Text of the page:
Tuesday, 20 March 2007

Government Control of Media in Armenia and Outlook for Upcoming Parliamentary Elections Slated for May 12, 2007

Extracts from the essey written in February 2007

99% of the Armenian people voted for independence of the country from the Soviet Union on September 21, 1991 in the popular referendum. The Constitution of the Republic was adopted on a popular referendum on July 5, 1995. Amendments to the Constitution were adopted on November 27, 2005. The fundamental document of the Republic of Armenia establishes the country as “a sovereign, democratic, social, rule of law state” (RA Constitution, 2005).

Armenia of today is a striving democratic Caucasian/East-European country, which has joined the Council of Europe on 25 January 2001 and, since its accession, has been subject to a Parliamentary Assembly monitoring procedure. The country is experiencing progress on the way of democratization in many respects, as was noted by the Resolution 1532 (2007) by the Parliamentary Assembly of the Council of Europe in regards to Honouring of obligations and commitments by Armenia, (4) With regard to Armenia's obligations and commitments in the field of pluralist democracy:

4.1. The Assembly welcomes the constitutional amendments which have improved the separation of, and balance between, the legislative, executive and judicial powers. The revised Constitution is now consistent with European standards and principles of democracy and the rule of law and offers a new foundation for developing the democratic functioning of Armenia's institutions.

However, there are certain key areas in the democratization processes of Armenia, where the incumbent authorities of Armenia, the President and the ruling Republican Party who have been in power since 1998 are actually pursuing such policies, which are introducing limitations and setbacks to the democracy for the country, rather than progress. In the same PACE Resolution 1532 there is a formulation, which states the disappointment of the PACE by the fact, that since Armenia's accession to the Council of Europe in 2001, not a single election held in the country has been deemed fully free and fair. On his January 23, 2007 speech, Anthony Godfrey, U.S. Charge d'Affaires in Armenia stated that “his government would revise the decision to allocate a hefty $236 million in extra aid to Armenia if its authorities fail to hold free and just parliamentary elections, slated for May"(ArmenPress, 2007).

The upcoming May 12, 2007 elections in the country are seen both inside Armenia and by the International Community as the point of no return, after which the country will head back to the authoritarian state, after the Russian model, or will do yet another step forward on the path of democratic development and thus set a course which will determine the progress of the country for the next 5-10 years. The upcoming elections in Armenia present three main challenges to the government and the society as a whole:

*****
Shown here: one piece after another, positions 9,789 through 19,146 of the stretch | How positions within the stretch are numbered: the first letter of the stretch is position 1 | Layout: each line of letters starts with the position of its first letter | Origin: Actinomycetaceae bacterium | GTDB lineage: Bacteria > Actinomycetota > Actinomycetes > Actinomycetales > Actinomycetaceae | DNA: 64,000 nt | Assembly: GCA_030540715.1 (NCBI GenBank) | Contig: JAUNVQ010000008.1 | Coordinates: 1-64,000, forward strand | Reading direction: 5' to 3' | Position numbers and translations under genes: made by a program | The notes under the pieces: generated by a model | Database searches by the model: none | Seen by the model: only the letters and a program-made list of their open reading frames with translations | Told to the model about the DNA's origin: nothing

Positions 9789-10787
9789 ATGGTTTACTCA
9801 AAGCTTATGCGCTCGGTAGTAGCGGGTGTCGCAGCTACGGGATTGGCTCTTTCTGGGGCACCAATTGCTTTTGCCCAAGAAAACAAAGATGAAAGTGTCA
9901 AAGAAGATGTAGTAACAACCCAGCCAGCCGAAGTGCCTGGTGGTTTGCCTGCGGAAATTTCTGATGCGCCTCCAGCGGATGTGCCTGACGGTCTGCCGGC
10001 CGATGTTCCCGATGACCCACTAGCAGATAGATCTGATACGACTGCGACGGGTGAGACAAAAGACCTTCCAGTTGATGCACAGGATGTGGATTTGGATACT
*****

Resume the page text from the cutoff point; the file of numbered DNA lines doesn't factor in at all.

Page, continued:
1. How to insure the Political will of authorities to enforce truly fair and free elections;
  2. How to implement fair and free elections from the organizational point of view;
  3. How to provide the voter with the opportunity of making an informed and conscious choice when casting the ballot.

The first two issues are beyond the limited scope of this essay; hence we will be mostly focusing on the third point and will try to reveal some of the problem areas.

On January 23 PACE Resolution we read the following statement reflecting the essence of democratic problems in Armenia: “The Assembly expects Armenia to demonstrate its capacity to hold the parliamentary elections in 2007 and the presidential elections in 2008 in accordance with international standards, not least with regard to pluralist, impartial media coverage of the election campaign,”(PACE Resolution 1532, 2007) Further on clause 6.2 of the Resolution notes that “a few months away from forthcoming parliamentary elections, the Assembly attaches special importance to pluralism of the electronic media”, since “equitable access by all political parties” to them is “an absolute prerequisite for the holding of free and fair elections” (PACE Resolution 1532, 2007).

A number of widely recognized organizations have recently posted reports on the state of freedom and democracy in Armenia, in which the country repeatedly ranks among partly free, oppressive towards journalists, etc. (See recent reports by the: Freedom House; Reporters without Borders; Global Integrity).The following conclusion of the Freedom House is especially worth mentioning: “Systematic efforts to control media in countries of the former Soviet Union have intensified in 2006 indicating further erosion of civil liberties.” (Freedom House, 2006)